It’s all connected.

Remember how important the arts are to a thriving community. However, don’t leave it to the government to support them. Buy tickets. Visit museums. Become association members by donating to these organizations. As little as $50 adds up when everyone starts doing their parts. And really, what can $50 buy you? A nice meal or a few frilly coffees?

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Wouldn’t you rather educate your children and take in a ballet or Broadway show?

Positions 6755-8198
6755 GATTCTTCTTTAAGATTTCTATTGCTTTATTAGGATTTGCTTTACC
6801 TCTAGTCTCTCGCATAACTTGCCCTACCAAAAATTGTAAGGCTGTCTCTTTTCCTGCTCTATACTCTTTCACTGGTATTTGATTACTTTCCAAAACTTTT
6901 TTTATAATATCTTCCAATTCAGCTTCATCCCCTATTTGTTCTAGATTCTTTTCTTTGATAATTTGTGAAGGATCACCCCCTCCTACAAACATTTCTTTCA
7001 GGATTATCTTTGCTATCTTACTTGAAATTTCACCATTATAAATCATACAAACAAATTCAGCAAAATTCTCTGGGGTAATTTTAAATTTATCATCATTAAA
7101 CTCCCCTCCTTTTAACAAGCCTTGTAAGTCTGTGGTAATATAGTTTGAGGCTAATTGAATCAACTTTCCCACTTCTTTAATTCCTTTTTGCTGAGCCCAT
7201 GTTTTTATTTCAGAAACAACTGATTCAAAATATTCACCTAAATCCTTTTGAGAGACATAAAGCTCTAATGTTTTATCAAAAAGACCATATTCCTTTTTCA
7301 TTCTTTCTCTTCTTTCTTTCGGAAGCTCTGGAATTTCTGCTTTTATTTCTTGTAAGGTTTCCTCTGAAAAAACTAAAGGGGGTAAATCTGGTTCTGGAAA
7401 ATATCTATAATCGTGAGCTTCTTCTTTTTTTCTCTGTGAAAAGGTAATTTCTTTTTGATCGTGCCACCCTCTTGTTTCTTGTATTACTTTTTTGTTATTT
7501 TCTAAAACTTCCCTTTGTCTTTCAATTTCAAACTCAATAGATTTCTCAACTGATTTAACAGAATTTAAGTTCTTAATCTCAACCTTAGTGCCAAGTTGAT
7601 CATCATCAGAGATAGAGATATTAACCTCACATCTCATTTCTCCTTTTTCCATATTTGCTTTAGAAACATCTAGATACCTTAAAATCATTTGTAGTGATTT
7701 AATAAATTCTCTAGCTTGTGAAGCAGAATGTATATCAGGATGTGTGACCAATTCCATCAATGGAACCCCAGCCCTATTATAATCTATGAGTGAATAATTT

It all comes down to more involvement in the arts.

To become a pARTner in the arts, or find out how you can support California Ballet Company, CLICK HERE!

Keep supporting the arts and culture of your city, and we’ll see you at the ballet!


2 Responses to “The Arts’ Influence in San Diego”

  1. TR/PR Says:

    Bravo! Well said!

  2. Alan Ziter Says:

    Very nicely done! Thanks for sharing this important information with the community.